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Thermaltake LCS - why so bad?

Last response: in Overclocking
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October 29, 2007 11:15:04 AM

Hi all,

Having seen a few online reveiws that looked of I have just got my self my 1st LCS and a few extra parts from thermaltake.

Bigwater 745 kit
Upgarded pump to 500 LPH
Upgraded CPU block (the one with the rad and fan on, volcano something I think)
NB block also.

Have fitted it to a Thermaltake Armor case with standard fans and 25cm side fan, CPU now running at 37C idel and 40-42C under load for some time. TBH I was impressed with the results.

That said I now see some bad feedback on the forums about thermaltake, whats so wrong with them?

My rig is not amazing, 4800+ AMD with twin 8600 not in SLI

More about : thermaltake lcs bad

October 29, 2007 2:41:05 PM

Well considering that Tt liquid cooling kits use aluminum radiators, and copper blocks that is the first against them. Also their pumps are nowhere near as powerful as one from Dd, Swiftech, or Petra's. And finally thier radiators are very flow restrictive. I would recommend either getting a kit or a diy rig from Dd, Petra's or Swiftech.

-ouch1

BTW I had a Tt Aquarius II and had to have the pump replaced 3 times due to the res cracking.
October 29, 2007 4:01:05 PM

most of the bad feedback towards thermaltake is because of them using aluminium radiators, which can lead to corrosion or even sometimes algae growth.
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October 29, 2007 5:15:30 PM

Galvanic corrosion is caused when you have two different metals in the same cooling loop. What happens is that one metal has a higher electron affinity than the other, so it strips electrons from a readily available source (the water) and then the water oxidizes the other metal. This corrodes the metal that oxidizes and leaves the fluid in an ionic state (it is no longer dielectric).

Some fluids can reduce the amount of galvanic corrosion that happens in a cooling loop, but you are much better off not mixing metals in the first place. That Tt purposely decided to mix metals in their kits shows their inattentiveness to the science of this detail, especially considering the desire for dielectric fluids in these cooling loops.

Other than this, as others have shown, by restricting the flow in the radiator and several of their blocks down to 1/4" tubing and using an underpowered pump, the overall performance of the kit is considerably lower than what you would get from a custom DIY build, or even a moderately more expensive kit from a supplier who does pay attention to the details. In most situations, in fact, Tt kits barely perform above that of air cooled solutions, which typically cost a third of the price.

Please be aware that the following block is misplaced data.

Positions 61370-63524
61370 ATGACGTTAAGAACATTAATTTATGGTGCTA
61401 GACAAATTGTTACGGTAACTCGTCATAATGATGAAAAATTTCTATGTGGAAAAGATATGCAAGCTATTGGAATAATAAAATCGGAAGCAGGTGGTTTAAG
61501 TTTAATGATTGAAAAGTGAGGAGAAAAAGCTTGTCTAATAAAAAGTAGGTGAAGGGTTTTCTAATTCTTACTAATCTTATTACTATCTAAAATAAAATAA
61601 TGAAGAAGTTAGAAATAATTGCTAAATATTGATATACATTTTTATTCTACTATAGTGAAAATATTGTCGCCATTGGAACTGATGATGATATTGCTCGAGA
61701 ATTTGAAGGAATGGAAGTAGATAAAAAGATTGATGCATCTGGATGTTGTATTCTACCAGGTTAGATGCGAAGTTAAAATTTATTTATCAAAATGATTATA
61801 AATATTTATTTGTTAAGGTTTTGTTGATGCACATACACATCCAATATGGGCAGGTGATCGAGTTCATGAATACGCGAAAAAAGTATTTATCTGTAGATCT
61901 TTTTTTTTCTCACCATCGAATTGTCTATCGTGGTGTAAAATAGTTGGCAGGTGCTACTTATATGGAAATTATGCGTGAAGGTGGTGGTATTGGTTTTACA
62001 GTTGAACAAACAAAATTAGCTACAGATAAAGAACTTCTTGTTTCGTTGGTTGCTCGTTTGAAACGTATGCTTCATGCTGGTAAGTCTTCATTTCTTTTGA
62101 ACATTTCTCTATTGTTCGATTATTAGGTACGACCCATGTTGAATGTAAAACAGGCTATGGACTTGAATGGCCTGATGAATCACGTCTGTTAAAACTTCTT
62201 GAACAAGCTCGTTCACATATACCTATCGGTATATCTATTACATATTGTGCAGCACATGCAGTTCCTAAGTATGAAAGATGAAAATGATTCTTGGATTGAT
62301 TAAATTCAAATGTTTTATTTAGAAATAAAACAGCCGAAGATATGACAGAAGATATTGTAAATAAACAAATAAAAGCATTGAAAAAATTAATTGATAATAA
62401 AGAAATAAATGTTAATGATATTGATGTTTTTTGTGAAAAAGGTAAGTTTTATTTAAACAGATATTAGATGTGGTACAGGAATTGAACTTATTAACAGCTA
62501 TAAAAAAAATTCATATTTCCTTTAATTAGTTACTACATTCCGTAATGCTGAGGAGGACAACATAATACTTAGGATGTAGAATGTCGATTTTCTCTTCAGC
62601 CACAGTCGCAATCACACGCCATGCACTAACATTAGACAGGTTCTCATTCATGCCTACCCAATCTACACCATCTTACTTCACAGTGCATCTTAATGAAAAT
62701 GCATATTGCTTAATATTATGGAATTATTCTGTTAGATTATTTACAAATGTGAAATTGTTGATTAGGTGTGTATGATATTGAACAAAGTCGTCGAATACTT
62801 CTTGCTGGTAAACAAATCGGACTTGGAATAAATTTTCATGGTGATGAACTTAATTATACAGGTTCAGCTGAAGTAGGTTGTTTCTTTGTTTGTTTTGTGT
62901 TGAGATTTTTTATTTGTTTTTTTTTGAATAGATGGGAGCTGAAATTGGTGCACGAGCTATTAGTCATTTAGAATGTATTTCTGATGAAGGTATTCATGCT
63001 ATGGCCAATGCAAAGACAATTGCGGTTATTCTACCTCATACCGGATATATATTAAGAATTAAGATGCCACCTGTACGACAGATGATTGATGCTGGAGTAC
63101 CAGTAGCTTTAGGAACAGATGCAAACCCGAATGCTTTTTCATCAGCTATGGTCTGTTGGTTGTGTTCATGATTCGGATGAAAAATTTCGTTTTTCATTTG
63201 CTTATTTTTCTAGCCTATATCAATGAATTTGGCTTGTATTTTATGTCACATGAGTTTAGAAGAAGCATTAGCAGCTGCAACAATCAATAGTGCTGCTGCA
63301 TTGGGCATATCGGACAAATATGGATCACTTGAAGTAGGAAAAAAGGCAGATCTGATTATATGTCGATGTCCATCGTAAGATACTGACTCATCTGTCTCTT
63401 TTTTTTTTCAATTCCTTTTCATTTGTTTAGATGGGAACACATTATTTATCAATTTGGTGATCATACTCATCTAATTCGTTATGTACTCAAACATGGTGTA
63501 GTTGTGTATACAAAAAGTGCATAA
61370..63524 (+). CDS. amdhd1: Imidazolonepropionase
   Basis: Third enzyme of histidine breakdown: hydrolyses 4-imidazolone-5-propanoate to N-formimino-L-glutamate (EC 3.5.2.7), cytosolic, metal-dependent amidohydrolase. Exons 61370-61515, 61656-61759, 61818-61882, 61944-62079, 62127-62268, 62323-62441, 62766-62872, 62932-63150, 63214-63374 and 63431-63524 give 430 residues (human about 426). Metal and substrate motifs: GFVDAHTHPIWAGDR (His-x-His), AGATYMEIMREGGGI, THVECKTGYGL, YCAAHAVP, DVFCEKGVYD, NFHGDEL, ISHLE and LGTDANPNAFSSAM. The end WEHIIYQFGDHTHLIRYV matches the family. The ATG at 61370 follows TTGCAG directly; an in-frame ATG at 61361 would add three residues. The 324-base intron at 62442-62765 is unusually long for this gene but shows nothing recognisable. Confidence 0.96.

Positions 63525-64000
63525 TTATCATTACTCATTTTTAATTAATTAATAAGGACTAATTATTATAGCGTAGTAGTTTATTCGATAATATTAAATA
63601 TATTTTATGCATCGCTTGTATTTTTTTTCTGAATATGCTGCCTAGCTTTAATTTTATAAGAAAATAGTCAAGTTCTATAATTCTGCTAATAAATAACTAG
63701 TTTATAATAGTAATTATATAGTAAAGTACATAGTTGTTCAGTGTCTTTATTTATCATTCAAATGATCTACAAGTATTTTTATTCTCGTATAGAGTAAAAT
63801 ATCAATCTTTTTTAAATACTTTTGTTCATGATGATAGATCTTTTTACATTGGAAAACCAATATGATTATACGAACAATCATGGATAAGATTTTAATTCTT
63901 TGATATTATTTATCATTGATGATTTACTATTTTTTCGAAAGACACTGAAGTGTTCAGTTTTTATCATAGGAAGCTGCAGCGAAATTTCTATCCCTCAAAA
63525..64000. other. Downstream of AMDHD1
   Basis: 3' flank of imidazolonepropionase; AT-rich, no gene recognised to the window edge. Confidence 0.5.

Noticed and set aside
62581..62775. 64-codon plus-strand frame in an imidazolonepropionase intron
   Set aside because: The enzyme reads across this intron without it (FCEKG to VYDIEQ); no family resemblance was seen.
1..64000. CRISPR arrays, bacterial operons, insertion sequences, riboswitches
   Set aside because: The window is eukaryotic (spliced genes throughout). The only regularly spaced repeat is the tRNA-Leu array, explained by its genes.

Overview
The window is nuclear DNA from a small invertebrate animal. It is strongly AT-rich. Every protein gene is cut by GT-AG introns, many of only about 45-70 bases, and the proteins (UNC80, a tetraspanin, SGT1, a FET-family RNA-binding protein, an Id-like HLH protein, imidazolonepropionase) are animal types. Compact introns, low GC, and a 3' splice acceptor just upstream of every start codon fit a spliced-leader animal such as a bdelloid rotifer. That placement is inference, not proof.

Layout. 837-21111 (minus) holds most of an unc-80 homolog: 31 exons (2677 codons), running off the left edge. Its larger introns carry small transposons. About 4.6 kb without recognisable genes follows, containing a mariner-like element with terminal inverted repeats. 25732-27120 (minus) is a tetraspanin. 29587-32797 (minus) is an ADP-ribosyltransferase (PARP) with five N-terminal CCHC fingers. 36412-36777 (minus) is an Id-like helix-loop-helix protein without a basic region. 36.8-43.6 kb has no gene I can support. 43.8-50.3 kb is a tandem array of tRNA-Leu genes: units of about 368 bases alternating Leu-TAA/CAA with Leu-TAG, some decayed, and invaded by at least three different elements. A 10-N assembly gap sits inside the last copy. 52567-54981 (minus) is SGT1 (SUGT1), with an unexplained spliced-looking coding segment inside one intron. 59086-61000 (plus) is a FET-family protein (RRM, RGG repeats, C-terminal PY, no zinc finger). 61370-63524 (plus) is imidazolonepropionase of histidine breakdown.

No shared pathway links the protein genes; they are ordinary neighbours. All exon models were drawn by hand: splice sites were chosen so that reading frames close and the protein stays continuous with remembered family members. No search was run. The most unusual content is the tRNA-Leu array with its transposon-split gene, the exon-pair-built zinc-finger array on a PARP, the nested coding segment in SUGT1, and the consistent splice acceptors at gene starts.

October 31, 2007 1:02:21 PM

DOes this hold true for the Kandalf LCS kit? the piping in the radiator certainly appeares to be copper fro what i can see of it, although the restriction in size is still there the pump appears to be quite powerful?
Have installed this kit and seen temperatures drop from 50c under load to around 24c, not a great deal higher than ambient to be honest.
Considering the cost of a decent case, which i needed anyway, and a watercolling kit i feel the Kandalf ahs so far been a worthwhile investment.
Am i wrong here and waiting for things to go sour?
October 31, 2007 3:00:00 PM

Phunky,

It applies to pretty much all Tt LCS kits. Try putting a decent OC on your CPU and you will see that the Tt kit cannot hold up under the pressure. If you want a good LCS kit that will last get it from one of the following 3 places:
DangerDen
Petra's Tech Shop
Swiftech

A liquid cooling kit from one of those places will treat you quite well.

-ouch1
November 4, 2007 6:57:25 PM

Thermochill rads are said to be the best in the world (Bad if you don't live in the UK :p )

Thermaltake in my opinion when I first started out were the savior - cheap product that sounds good and excellent bragging rights but ...

TT kits are often plagued by bad pumps, small size tubing and, as the others have said, bad radiators

Swiftech rads are very good (I don't have any personal experience though)

If you have the money always go for the expensive product (not always the case mind)
!